Here's a submission from Bucharest, Romania that surprised me, as submissions so often do. It's a folk rock/metal album at heart, though that description may mislead a little because this isn't yet another collection of drinking songs and the band don't play unusual instruments beyond violins, though there are two of those. I would add "progressive" to the genre, especially once we get past the title track, which is atypical in its simplicity. It feels like a French chanson sung in Romanian by a Tom Waits fan until chunking up with some heavy guitar. It's unusual, sure, but it's also straightforward. It does one thing.
Fata din gradina de aur is where this album really grabbed me because that certainly doesn't just do one thing. It's an eight minute epic that does very little by the book and it's a gem. The vocalist is the same and the crunch not too far different but everything else changes. If it initially feels like it might have also started out as a vocal folk song and it moves into a dance a couple of minutes in, it evolves beyond both soon afterwards, with original riffs driving a section, before a neat drop to a midsection that starts Genesis but adds in Hawkwind and a hummed melody builds into a choral vocal swell. If it starts out as a folk song, it ends up as a football chant, and folk/prog is the glue.
If the goal was to gradually add complexity and depth as the album went, that goes by the wayside after Greuceanu, which is more epic than its predecessor, which translates to the poetic The Girl in the Golden Garden, and more progressive too. Greuceanu is a name, presumably referencing the folk hero who takes on a quest to recover the sun and the moon after they were stolen by an ogre. The twin violins of Alexa Nicolae and Mihai Balabaș take a broader role here, as lead instruments, and they help make for an emotional journey. Every time I listen to this one, I get caught up in it, a ten minute song feeling at once like merely three but also a lifetime. It's glorious stuff.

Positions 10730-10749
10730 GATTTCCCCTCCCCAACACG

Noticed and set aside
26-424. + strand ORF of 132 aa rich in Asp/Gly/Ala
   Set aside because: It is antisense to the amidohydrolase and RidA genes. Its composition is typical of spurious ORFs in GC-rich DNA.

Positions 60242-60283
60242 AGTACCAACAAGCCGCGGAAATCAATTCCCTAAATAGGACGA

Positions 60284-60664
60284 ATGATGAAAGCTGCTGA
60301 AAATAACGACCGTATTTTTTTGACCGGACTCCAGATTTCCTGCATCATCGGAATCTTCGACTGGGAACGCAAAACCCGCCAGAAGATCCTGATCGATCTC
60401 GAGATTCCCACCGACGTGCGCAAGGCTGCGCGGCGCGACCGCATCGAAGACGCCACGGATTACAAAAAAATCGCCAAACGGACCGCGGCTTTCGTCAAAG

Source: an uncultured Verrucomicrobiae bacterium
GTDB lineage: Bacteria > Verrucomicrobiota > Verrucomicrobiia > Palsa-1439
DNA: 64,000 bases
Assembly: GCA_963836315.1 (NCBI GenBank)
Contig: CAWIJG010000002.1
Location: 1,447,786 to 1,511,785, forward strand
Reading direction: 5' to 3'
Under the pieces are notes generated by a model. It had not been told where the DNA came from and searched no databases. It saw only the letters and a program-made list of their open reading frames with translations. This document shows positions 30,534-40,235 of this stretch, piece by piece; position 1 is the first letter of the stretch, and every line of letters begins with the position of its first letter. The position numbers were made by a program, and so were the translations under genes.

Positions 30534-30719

And there was no way to keep going along this path without following up with a side-long suite in a collection of parts, so Bucium wisely step back and deliver a set of shorter songs instead. The Song of the Sun, Cantecul Soarelui, introduces a guest, Ligia Hojda, who provides a delightful melodious vocal to duet with Andi Dumitrescu, Bucium's regular vocalist and guitarist. This feels less rooted in folk music and more in pop music, though it wraps up very much in both at once. More obviously a folk piece, Harap Alb, or White Moor, brings in Bogdan Luparu instead, Dumitrescu's equivalent in Bucovina, who has a very different voice to Hojda's but one that works well on such a lively song that's driven by violins as much as guitar again.
Vanator is even more lively, with Dumitrescu back at the mike, but again it's the violins that steal the day. Bucium have an unusual line-up in having a pair of violins alongside a traditional rock trio of guitar, bass and drums, but nothing else: no accordion and no hurdy gurdy, just the guest string quartet on the bookends. They have to give prominence to those violins for this to remotely work and they do so, never more effectively than in the midsection to Vanator, which is a frantic hunt by the title character.
The guitars seem to gain prominence in the final two tracks, Road of Serfdom and Nirwana, almost bringing Bucovina vibes to the fore. Bucium never attempt black metal, but there's a strong sense of urgency in both these songs that I'd enjoyed in Bucovina's excellent Ceasul aducerii-aminte album and the tones in play aren't too far away either. It's an interesting approach for an album to really pump our blood as it's ramping down and I'm not entirely convinced that it's a wise one, even with a drop to narration and slow keyboard fade, but it does seem to serve the purpose of having us roll from the last track right back to the first one for a repeat listen.
Thanks to Andi for sending me a copy of this one. I now have another favourite Romanian band and they have two prior albums to discover, Voievozii way back in 2008 and Miorița more recently, only five years ago.